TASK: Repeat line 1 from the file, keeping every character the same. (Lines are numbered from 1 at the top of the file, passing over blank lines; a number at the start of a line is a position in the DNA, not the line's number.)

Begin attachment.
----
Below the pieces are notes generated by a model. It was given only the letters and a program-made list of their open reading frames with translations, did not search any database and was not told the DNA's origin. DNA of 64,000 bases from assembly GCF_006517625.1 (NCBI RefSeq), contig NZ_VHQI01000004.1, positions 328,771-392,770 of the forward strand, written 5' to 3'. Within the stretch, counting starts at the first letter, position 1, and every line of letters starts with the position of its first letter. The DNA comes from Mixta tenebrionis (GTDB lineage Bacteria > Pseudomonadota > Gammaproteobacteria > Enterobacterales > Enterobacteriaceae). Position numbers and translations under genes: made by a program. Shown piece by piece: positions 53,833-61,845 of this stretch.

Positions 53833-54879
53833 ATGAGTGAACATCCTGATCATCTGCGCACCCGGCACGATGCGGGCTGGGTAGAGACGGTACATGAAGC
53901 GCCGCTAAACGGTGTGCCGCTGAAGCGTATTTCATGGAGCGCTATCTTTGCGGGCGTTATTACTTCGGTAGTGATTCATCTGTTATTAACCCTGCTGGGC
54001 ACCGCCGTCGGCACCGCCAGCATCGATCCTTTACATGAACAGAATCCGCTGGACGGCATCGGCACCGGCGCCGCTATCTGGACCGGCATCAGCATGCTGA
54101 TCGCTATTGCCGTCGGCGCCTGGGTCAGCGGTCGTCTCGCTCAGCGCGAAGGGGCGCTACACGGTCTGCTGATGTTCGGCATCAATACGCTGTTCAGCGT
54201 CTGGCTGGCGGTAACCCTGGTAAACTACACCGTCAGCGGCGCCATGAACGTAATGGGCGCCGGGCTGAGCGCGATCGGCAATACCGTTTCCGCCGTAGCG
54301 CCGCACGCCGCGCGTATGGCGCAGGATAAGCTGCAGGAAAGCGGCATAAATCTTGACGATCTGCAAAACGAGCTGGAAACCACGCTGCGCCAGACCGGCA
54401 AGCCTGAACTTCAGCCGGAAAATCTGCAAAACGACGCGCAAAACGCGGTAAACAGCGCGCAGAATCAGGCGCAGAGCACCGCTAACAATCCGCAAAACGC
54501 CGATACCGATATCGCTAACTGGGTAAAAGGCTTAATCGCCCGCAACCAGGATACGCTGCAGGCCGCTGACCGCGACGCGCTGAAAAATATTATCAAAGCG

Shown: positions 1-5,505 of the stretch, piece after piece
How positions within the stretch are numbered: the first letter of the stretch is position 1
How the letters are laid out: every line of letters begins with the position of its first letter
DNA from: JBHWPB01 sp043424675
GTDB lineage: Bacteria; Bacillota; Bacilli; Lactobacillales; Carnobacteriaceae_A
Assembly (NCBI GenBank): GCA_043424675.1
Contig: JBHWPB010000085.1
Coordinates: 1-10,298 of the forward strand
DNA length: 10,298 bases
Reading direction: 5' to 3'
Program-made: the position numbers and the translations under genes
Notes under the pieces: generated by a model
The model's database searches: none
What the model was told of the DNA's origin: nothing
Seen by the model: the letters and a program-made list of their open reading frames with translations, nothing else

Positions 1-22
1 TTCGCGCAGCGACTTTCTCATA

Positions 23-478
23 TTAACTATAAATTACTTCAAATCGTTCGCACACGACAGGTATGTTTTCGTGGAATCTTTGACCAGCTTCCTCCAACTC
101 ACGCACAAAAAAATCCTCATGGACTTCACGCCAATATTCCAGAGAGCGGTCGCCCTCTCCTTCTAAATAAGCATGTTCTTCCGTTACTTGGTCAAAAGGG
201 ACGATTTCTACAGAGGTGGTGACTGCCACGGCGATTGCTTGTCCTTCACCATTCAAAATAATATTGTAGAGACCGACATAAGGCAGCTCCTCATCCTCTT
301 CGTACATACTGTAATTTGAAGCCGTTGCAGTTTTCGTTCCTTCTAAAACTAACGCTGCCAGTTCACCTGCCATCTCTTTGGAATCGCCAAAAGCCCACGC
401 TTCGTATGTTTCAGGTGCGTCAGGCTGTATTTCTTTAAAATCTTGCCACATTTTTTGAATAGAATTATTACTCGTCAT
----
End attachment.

Below the pieces are notes generated by a model. It was given only the letters and a program-made list of their open reading frames with translations, did not search any database and was not told the DNA's origin. DNA of 64,000 bases from assembly GCF_006517625.1 (NCBI RefSeq), contig NZ_VHQI01000004.1, positions 328,771-392,770 of the forward strand, written 5' to 3'. Within the stretch, counting starts at the first letter, position 1, and every line of letters starts with the position of its first letter. The DNA comes from Mixta tenebrionis (GTDB lineage Bacteria > Pseudomonadota > Gammaproteobacteria > Enterobacterales > Enterobacteriaceae). Position numbers and translations under genes: made by a program. Shown piece by piece: positions 53,833-61,845 of this stretch.